Super Tuesday

As we are right in the middle of Super Tuesday, we thought it might be a good time to explain what it means. Super Tuesday is a designation used in a presidential primary season when the greatest number of states hold their primary elections. On this date, more convention delegates can be won than on any other single day on the primary calendar. The states holding presidential primaries are Alabama, Arkansas, Georgia, Massachusetts, Oklahoma, Tennessee, Texas, Vermont, and Virginia, with caucuses held in Alaska, American Samoa, Colorado, Minnesota, North Dakota, and Wyoming. With over 20% of the delegates at stake for each party, it is easy to see why Super Tuesday is important. The sheer number of states and the fact that they represent a broad cross-section of Americans, makes it a good representation of how the electorate feels about the candidates. Many of the states in this year’s Super Tuesday allot their delegates proportional to the vote; however in Texas, if one candidate within a party receives more than 50% of the vote, then it is winner-take-all! A couple of things to keep in mind: Primaries are elections that are held by the state in which registered voters select the candidate of their choice through secret ballot. A primary can be closed, meaning that the voter may only select a candidate from the party with which they are registered. It can also be an open primary, where the voters can select from the candidates of any party. A few states also have what are called “mixed” primaries, which is when unaffiliated voters may choose to vote in either primary or can switch their registration on the primary date. Caucuses are structured quite differently. These are meetings that are set up by state party committees to select a candidate. As such, the state party dictates the time and place for these events, and they usually last several hours. All caucuses start with an introduction or election of their delegates. Then party officials do some last-minute campaigning and/or give speeches. For Republicans, they then cast a secret ballot in the same way as a regular primary and are free to leave. Democrats, however, take an initial count of caucus attendees. They then vote publicly (by raising their hand or moving to a specific part of the room) for their candidate, and the votes are counted. Any candidate that has fewer than 15% of the total attendees gets removed from the ballot. These voters then need to select a different candidate – and all the other voters try to convince them to vote for their candidate. Once the voting is complete, the results are sent to the state party. The number...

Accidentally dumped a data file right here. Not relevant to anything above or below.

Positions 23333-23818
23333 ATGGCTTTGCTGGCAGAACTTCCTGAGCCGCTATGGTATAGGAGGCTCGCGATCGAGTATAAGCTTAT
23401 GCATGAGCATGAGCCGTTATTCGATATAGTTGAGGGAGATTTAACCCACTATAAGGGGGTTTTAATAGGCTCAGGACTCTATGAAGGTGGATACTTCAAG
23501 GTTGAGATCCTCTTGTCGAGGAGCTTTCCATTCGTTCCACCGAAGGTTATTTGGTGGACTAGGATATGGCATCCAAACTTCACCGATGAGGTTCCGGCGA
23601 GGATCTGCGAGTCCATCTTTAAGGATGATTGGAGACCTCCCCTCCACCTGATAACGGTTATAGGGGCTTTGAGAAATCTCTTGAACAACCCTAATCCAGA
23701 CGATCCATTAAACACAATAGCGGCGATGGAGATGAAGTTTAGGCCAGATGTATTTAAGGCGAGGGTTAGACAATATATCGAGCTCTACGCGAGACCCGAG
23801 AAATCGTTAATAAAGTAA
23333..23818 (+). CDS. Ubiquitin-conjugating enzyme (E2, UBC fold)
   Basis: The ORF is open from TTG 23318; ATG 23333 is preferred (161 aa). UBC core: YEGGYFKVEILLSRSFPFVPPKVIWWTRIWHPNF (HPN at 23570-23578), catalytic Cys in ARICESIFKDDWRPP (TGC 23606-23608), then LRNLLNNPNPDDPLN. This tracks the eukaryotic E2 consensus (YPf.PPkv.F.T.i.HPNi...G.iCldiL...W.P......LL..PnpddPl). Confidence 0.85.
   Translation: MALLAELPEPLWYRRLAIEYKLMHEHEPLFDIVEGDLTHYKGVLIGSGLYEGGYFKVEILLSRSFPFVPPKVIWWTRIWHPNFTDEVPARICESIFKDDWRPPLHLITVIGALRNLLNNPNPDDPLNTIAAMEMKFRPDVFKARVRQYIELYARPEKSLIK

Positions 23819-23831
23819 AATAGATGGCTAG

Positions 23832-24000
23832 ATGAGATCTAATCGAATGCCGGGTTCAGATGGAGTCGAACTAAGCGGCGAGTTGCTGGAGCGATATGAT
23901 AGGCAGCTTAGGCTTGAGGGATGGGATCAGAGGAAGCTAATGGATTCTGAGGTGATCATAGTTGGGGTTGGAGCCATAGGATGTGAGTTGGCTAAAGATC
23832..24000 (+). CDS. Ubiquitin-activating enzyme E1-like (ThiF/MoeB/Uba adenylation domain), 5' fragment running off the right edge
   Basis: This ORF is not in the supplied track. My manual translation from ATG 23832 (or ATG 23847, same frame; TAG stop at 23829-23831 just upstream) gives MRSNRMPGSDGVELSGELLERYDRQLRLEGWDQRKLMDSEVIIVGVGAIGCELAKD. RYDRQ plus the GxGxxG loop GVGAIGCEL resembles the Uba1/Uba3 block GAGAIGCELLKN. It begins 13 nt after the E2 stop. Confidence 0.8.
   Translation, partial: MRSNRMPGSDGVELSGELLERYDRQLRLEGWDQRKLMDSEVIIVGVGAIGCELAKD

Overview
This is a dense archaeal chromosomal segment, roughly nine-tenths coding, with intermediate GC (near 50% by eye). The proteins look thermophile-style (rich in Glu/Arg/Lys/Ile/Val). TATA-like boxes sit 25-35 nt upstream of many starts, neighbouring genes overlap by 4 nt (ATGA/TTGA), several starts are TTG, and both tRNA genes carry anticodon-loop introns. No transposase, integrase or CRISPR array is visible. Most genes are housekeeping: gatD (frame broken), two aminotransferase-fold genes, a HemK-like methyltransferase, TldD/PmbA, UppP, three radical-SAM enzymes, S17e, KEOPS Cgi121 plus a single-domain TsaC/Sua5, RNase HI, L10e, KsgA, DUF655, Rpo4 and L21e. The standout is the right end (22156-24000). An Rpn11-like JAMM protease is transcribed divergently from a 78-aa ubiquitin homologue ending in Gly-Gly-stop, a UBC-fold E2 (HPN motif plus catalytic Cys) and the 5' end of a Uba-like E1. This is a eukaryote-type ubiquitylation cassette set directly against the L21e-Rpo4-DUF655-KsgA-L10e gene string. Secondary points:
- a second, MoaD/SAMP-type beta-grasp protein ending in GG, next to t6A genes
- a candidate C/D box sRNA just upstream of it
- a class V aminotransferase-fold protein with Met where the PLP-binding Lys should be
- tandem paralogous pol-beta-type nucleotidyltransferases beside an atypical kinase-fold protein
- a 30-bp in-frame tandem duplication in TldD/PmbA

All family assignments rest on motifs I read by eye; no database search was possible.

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A Case for SSF Hybrid PACs

Stop This Insanity, Inc. Employee Leadership Fund, et al. v. FEC is a case that sought to allow an SSF to have a separate account that is used for independent expenditures in the same way that non-connected committees are now allowed.  While this does not seem like a hard choice for the court to decide, given the recent court decisions, the FEC argues that it would allow for the connected organization to pay the administrative expenses of the non-contribution account, thus making unlimited and undisclosed organization contributions.  Furthermore, if allowed, it would call into question the coordination of expenditures being made on a candidate’s behalf.  The District Court denied the plaintiff’s request and granted the Commissions request to dismiss the case.  Stop This Insanity filed an appeal in January...

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Supreme Court Overturns Individual Aggregate Limits

On April 2, the Supreme Court ruled in favor of an appeal by Shaun McCutcheon of  a US District Court ruling that upheld the FEC aggregate limits.  This action overturned the ruling and eliminated the biennial aggregate limits on an individual donor’s contributions.  Previously, in addition to meeting the per candidate, per election limit of $2,600 (2013-2014), an individual was also required to meet a three-pronged biennial aggregate limit.  The two-year limit was $123,200 for the 2013-2014 cycle, with the direct candidate contribution portion capped at $48,600.  While this decision does not change the per candidate, per election limit of $2,600, the overall cap has been eliminated and individuals are able to give the $2,600 maximum contribution to as many federal candidates as they wish....

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Year End Tasks

Year End Tasks

Prior to the end of the year is a great time to review the operations of your PAC and start preparing for next year. Things to consider: Dedicate some time to review your written procedures to ensure that they accurately reflect how the PAC operates. Meet up with your HR and/or IT contact and check that you have an accurate record of your restricted class.  Also, see if there is a need to augment the information you are currently receiving for soliciting and analysis. File everything and prepare a set of files for the coming year.  Archive files older than three years.  If possible, make an electronic copy to your network. Audit your enrollment cards. Thank everyone on your internal team for their efforts during the year. Strategic Planning – you should have already started this process for 2014, but if not – get started!  Commit to and document your goals for the PAC, the solicitation strategy and communications, as well as PAC events and an ongoing communications plan.  Also consider the metrics you will use to assess your success and how often you plan to report on your progress.  With this framework in place, you can begin thinking about the details and be ahead of the...

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